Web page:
Xserve - A hard disk!

Welp, almost three years after I bought an original Xserve for next to nothing, I finally managed to procure a hard disk caddy for it. After shipping (where I think I got hosed, $17.50 for a padded mailer that weighs all of about 500g tops?) it cost more than the Xserve did, but who cares, I had the fun budget to spare (spoiler: I forgot about buying Diablo 4 next month, so I really didn’t).

A Seagate hard disk, roughly 40GB with a PATA interface, crammed into an X-serve disk caddy, with the front handle extendedAnyway, it arrived Friday, so after work I threw a 40GB Seagate in it, fired up the OpenBSD 6.7 disc that was still in the drive and set about installing it. Then… it wouldn’t boot. Fucked about a bit trying to get into OpenFirmware in order to “bless” the boot disk, and it stopped booting completely, showing four blinks of the blue LEDs on the front that typically indicates some sort of POST failure.


I tried removing the RAM, the GPU, and the extra NIC, reseating them all, no luck. Someone suggested (as lots of folks do, though I’ve not found any credible evidence it’s the case) that Apple lock these to only work with Apple hard disks, but removing the disk was the first thing I tried.

Next I tried removing the PRAM battery (mainly just to inspect that it was still good and hadn’t pissed everywhere) and I tested it, 3.56V is close enough to the labelled 3.6 that I can conclude there’s nothing wrong with it.

On Saturday, I did a bit more research, plugged a null-modem serial cable in, configured screen to 56700 baud, and upon pressing enter a few times was met with what appeared to be a debugger:

Exception #00003000

No idea what those codes mean. I could step through it, or I could press g to “go”, where it would think for a bit, do another cycle of blue blinkies, then present the same prompt.

This got me thinking that maybe I either had a dead-stick of RAM (I am not buying PC2100 DDR for fuck’s sake, this is a ten-dollar Mac!), or the CPU was unhappy, so I pulled the CPU card out and reseated it, and it worked! With the OpenBSD disc still in the CD-ROM I got the boot console.

Now back to the original problem, getting it into OFW. I tried several times the apparent physical method of (mirrored from here, but it looks like it’s originally copy+pasted from the Xserve User Guide, page 56):

  1. With the power button off, hold in the system identifier button while you press the on/standby button

  2. Continue holding the system identifier button until the top row of blue lights blinks sequentially.

  3. Release the system identifier button. The rightmost light in the bottom row turns on. Press the system identification button to light the next light in the bottom row, moving from right to left. Press the button again to change lights.

    The lights in the bottom row indicate (from right to left):

  • Light 1 (far right): Start up from a system disk in the optical drive (on a system with an optical drive). This also ejects any disc already in the optical drive.
  • Light 2: Start up from a network server (NetBoot)
  • Light 3: Start up from the internal drive (leftmost drive if more than one).
  • Light 4: Bypass the current startup disk and startup from any other available startup disk.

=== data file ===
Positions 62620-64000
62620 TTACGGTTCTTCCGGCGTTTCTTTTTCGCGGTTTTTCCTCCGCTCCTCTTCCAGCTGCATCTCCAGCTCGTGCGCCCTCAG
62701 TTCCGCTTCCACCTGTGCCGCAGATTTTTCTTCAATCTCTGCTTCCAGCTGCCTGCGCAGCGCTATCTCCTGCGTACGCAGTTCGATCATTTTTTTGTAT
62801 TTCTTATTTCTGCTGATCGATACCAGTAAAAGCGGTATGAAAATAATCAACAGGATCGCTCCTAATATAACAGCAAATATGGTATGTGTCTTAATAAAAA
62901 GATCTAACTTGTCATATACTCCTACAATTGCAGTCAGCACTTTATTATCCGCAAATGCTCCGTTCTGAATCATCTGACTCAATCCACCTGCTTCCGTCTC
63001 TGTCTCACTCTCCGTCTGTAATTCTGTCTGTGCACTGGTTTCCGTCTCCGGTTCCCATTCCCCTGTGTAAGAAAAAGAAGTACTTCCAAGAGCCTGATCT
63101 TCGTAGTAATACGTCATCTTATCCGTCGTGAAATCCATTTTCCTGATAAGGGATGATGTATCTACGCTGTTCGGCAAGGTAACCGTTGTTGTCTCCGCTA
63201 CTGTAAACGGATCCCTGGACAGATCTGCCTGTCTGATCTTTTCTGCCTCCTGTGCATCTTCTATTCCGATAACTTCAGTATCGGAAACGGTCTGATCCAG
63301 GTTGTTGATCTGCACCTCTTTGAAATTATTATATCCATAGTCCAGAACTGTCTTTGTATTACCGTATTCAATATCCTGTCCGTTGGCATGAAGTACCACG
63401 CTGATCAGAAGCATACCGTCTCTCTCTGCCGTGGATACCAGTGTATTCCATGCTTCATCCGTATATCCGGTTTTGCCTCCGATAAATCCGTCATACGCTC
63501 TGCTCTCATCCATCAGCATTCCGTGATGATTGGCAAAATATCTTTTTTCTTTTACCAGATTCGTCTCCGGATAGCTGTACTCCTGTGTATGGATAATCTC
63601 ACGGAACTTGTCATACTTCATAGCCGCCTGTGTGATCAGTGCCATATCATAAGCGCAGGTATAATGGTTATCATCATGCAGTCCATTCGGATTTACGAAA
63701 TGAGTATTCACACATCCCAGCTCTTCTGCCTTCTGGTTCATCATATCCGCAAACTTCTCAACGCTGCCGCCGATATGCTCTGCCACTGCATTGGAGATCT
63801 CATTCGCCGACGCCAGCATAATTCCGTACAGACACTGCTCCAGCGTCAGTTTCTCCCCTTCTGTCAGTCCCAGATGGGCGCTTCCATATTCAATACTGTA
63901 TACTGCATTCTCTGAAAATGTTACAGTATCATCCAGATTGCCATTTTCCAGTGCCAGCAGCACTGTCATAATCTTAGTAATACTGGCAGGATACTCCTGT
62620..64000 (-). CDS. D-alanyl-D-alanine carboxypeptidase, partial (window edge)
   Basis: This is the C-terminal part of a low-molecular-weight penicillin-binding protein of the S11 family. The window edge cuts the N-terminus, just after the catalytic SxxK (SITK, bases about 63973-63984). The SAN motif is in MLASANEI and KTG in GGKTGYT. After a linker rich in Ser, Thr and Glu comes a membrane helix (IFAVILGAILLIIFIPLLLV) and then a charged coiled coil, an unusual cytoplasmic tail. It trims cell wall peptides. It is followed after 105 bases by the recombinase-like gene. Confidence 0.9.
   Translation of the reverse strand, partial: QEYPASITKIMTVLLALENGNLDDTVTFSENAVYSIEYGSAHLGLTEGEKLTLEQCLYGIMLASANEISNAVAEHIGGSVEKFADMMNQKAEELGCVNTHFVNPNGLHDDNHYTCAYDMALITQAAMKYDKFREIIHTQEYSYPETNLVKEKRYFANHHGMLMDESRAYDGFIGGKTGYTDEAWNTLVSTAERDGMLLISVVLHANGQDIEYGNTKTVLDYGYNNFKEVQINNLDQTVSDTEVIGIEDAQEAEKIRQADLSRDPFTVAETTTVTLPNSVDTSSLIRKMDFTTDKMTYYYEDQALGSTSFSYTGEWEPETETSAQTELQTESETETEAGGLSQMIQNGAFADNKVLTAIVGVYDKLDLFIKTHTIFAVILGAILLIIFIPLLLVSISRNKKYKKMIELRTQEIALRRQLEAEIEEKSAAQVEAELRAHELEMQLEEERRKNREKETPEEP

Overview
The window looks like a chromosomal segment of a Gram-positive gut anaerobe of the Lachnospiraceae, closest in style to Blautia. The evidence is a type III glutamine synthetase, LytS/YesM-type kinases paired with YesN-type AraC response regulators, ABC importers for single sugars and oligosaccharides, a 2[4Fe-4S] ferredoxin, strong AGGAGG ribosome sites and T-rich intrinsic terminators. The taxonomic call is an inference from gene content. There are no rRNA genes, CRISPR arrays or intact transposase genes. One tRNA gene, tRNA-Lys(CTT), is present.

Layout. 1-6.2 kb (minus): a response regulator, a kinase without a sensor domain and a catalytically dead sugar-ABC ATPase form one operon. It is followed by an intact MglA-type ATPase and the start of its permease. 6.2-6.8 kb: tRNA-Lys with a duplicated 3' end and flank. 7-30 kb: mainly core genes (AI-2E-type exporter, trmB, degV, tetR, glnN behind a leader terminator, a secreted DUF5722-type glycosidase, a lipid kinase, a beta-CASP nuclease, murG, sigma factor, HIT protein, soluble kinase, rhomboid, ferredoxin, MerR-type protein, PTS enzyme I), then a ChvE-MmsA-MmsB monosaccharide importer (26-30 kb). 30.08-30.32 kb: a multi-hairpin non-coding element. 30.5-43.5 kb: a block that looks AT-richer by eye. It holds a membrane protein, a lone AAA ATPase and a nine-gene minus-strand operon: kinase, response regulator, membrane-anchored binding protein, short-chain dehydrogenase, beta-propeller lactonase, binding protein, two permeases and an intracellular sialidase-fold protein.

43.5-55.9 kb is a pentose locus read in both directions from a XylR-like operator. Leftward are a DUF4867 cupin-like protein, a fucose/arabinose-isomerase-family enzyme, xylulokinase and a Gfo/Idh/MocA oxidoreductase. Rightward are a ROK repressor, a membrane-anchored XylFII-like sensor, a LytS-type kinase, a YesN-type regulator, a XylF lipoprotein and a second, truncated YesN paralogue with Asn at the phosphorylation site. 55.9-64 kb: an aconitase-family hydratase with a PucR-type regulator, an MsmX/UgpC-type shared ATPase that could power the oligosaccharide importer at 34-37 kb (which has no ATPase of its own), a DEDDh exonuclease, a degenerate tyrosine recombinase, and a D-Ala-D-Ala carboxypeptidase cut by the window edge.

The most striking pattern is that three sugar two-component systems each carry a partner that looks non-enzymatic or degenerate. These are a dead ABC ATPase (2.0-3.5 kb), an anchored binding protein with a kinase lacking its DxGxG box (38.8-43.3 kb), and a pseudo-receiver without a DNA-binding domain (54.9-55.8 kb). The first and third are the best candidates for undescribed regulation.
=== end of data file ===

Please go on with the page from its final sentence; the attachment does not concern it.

• Light 5: Begin target disk mode (all drives, including optical drive, will show up)
  • Light 6: Restore the systems default setting (reset NVRAM)
  • Light 7: Enter Open Firmware (via the serial port if no monitor and keyboard are connected.
  1. When the light for the action you want is on, hold in the system identifier button for at least 2 seconds, until all the lights in the top row are on.
  2. Release the button

This did not work for me, at all. I tried several times using the front and rear “identify” buttons. I made sure it wasn’t locked. I tried locking it, unlocking it. I tried it with the case on. It didn’t work. The only thing I can think of is this is for the later slot-loading Xserve, and as mine is the earlier non-slot-loading it does not support this menu?

Anyway, I set about looking for another method, and someone mentioned using the typical Mac method of holding down Option+Cmd+O+F. Well, I don’t have a Mac keyboard, but I found a USB one (a Logitech, $20-ish from Kmart years ago), plugged it in, and I reasoned that the PC equivalents for Option and Command were Alt and Start, so gave that a go and whaddya know:

Apple RackMac1,1 4.4.4f1 BootROM built on 06/22/02 at 00:22:19
Copyright 1994-2002 Apple Computer, Inc.
All Rights Reserved.

Welcome to Open Firmware, the system time and date is: 00:53:44 01/01/1904

To continue booting, type "mac-boot" and press return.
To shut down, type "shut-down" and press return.

0 > setenv boot-device hd:,ofwboot /bsd  ok
0 > reset-all 
erasing fff06000 
flashing fff06000 
swapping blocks

Side-note: fwoar this machine’s old enough to drink in the USA later this month!

Before I know it, I have it booting from the hard disk, right up until where I’m pretty sure it’s supposed to be starting getty and then… nothing. God damn it, I bet the serial terminal is not enabled. That’s a problem, because the GPU is still not working, so I don’t have any way to see what’s on the screen without the serial console.

Reboot, stop it at the prompt, enter boot -s. Mount / and /usr (the former already mounted, but I needed to remount it read-write), export TERM=vt100 so that vi would start, and I’m able to edit it to enable the terminal on the serial console.

One more reboot, and I’m in business. Now to figure out what to do with 2x 1GHz G4 PPC cores and 512MB of RAM? At the moment, turn it off and put it in the garage because it’s too fucking loud.

Horsham, VIC, Australia fwaggle



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Horsham, VIC, Australia

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